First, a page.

Rome wasn't built in a day. And Antioch Unified School District flawlessly fashioned holds to the same pattern. Here's my fourth yearly review, speaking for myself only, on progress made, progress needed.
The reforms build. Four years ago the immediate platform at hand was to move off the county fiscal watch list, earn positive certification, build healthy reserves and acquire the highest bond ratings. We accomplished all that.
Now we are two years into platform two what organizational experts say is be it school districts or corporations like Chrysler a five-to-seven-year process of total re-culturing. We are moving from an entitlement to a performance-driven model. The structure is now taking hold; merit vs. personality advancement; objective data, systems-driven modeling and strict benchmarks as vs. feel-good reviews.
Platform three is also well underway: a behavioral adjustment. Learning can and should be fun, but kids must also see education as a serious business. The accomplishments include overall attendance being up; suspensions down; Deer Valley Shopping Plaza quieted; a night-and-day campus culture improvement at Deer Valley High School; closed campus at Antioch High; photo lanyards; 11 schools adopting uniforms; a Youth Intervention Network promising holistic, inter-agency prevention strategies to at-risk kids.
Reduced or not, any suspensions or campus incidents are unacceptable signs of root problems, though. Two school sites are in particular need of support for improved campus-climate. Also more uniformity is needed between our high schools on enforcing photo lanyards and closed campus.
Platform four is innovation and choice. We are moving there with our second Charter Academy; a September opening of Dozier-Libbey Medical Magnet High School and Delta Performing Arts Academy. 2009 may bring a Law and Criminal Justice Academy. I hope, too, for math-science-engineering and trade academies. Not every child is going to college but each deserves to be well prepared and enjoy a seat at the opportunity table.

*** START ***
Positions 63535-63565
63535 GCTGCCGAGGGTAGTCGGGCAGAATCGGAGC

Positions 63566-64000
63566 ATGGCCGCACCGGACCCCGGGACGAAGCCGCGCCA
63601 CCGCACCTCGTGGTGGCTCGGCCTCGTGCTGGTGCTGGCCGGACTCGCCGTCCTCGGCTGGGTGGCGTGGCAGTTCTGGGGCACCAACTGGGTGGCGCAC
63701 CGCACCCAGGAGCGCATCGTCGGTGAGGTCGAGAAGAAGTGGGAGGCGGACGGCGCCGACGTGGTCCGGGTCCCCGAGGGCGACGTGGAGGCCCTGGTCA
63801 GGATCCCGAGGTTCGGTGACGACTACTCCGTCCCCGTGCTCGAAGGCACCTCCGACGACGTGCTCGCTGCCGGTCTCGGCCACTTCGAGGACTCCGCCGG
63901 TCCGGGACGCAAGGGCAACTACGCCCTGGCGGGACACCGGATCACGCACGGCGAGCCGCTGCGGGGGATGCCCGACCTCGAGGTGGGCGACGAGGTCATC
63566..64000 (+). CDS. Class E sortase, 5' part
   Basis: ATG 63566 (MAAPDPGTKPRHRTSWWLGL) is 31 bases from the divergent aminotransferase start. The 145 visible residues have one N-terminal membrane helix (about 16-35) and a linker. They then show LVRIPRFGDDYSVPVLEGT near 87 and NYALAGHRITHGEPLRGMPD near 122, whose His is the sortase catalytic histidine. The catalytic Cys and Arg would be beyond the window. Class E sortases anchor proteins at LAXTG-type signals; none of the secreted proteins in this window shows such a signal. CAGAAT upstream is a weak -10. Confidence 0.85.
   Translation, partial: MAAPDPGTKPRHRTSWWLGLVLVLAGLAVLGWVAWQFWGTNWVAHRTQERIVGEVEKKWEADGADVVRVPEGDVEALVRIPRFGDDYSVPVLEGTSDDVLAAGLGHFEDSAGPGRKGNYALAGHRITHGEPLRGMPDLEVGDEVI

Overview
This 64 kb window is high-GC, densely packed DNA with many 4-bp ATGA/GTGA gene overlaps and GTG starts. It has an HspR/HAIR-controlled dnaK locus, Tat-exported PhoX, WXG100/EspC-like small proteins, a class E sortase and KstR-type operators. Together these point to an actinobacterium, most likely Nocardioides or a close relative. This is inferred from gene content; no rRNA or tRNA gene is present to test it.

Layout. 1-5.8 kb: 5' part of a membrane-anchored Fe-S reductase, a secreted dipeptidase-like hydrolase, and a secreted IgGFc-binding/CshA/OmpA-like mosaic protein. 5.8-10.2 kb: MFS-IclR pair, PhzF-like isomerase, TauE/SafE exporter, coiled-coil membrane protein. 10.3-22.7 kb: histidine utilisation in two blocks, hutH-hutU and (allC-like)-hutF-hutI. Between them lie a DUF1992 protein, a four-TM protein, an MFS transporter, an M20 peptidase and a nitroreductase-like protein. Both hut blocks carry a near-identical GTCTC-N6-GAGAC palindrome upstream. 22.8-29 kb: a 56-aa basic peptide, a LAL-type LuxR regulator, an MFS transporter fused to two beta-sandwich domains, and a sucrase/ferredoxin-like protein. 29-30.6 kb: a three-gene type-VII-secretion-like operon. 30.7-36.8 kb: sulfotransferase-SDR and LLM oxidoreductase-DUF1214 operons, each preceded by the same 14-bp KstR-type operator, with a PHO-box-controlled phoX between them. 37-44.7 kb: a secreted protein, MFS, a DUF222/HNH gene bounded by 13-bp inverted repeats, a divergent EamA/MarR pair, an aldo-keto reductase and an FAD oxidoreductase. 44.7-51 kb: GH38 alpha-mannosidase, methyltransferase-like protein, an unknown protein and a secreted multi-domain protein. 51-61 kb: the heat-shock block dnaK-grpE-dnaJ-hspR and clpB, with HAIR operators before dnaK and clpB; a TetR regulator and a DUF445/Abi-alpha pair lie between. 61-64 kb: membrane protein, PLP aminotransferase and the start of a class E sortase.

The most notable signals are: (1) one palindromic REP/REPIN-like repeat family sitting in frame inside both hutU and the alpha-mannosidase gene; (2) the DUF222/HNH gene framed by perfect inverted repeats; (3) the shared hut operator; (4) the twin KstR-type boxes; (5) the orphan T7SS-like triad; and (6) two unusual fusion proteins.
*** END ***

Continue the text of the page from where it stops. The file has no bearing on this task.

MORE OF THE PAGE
Platform five, bringing to Antioch uniform vs. isolated pockets of academic excellence, is, admittedly, our biggest work of art in progress. Engaging the innovative Leadership Institute for our principals; Carmen Dragon and Kimball Elementary earning California Schools of Excellence recognition; Deer Valley falling just several points behind Heritage as the second-highest API-ranked far East County high school; a math literacy overhaul of greater consistency and rigor; adopting more stringent curricula and graduation requirements; upping middling test scores; increasing tutoring opportunities; cultivating greater SAT testing participation; partnering with local community colleges for co-enrollment; improving the GATE Program, etc., are positive steps.
The work is underway. I was privileged to grow up in Great Neck Long Island, ranked in my day, the 1960s, as a top-ten national district. My German teacher spoke 11 languages; 80 percent of my classmates went to college.
Antioch has that same potential. We have superb teachers and eager students. We can run with the Great Necks, San Ramons and Walnut Creeks. As Henry Ford said, If you think you can, or you think you can't, either way you are correct.
A.U.S.D. Board President